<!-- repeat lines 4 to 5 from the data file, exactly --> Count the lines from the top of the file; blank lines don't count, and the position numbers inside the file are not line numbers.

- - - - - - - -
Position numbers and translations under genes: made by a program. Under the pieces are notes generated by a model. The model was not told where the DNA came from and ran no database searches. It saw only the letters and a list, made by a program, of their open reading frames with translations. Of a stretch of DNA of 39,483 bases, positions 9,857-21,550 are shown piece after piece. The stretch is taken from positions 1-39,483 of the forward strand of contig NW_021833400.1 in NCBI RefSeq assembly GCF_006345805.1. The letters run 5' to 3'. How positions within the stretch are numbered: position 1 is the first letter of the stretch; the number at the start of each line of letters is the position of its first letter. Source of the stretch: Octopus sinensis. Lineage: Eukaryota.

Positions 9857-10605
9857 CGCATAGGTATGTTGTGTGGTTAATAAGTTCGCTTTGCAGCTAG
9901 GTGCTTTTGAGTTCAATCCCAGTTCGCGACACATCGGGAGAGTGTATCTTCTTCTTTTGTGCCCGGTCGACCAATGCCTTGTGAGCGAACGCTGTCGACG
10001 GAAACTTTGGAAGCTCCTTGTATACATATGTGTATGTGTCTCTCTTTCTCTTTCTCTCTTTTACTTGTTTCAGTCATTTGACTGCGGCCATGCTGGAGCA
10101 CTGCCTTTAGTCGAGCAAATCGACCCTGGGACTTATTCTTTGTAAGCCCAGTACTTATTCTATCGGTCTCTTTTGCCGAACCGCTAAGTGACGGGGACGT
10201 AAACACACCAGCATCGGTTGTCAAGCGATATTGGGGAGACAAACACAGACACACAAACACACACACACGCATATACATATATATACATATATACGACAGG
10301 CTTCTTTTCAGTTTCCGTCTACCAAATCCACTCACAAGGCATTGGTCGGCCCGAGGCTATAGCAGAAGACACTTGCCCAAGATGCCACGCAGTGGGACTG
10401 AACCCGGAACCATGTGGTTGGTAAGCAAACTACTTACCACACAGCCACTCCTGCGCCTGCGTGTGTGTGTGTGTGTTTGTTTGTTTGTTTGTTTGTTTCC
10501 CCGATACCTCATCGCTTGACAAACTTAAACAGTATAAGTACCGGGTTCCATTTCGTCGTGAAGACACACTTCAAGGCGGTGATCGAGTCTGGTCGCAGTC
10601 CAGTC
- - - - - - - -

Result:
9901 GTGCTTTTGAGTTCAATCCCAGTTCGCGACACATCGGGAGAGTGTATCTTCTTCTTTTGTGCCCGGTCGACCAATGCCTTGTGAGCGAACGCTGTCGACG
10001 GAAACTTTGGAAGCTCCTTGTATACATATGTGTATGTGTCTCTCTTTCTCTTTCTCTCTTTTACTTGTTTCAGTCATTTGACTGCGGCCATGCTGGAGCA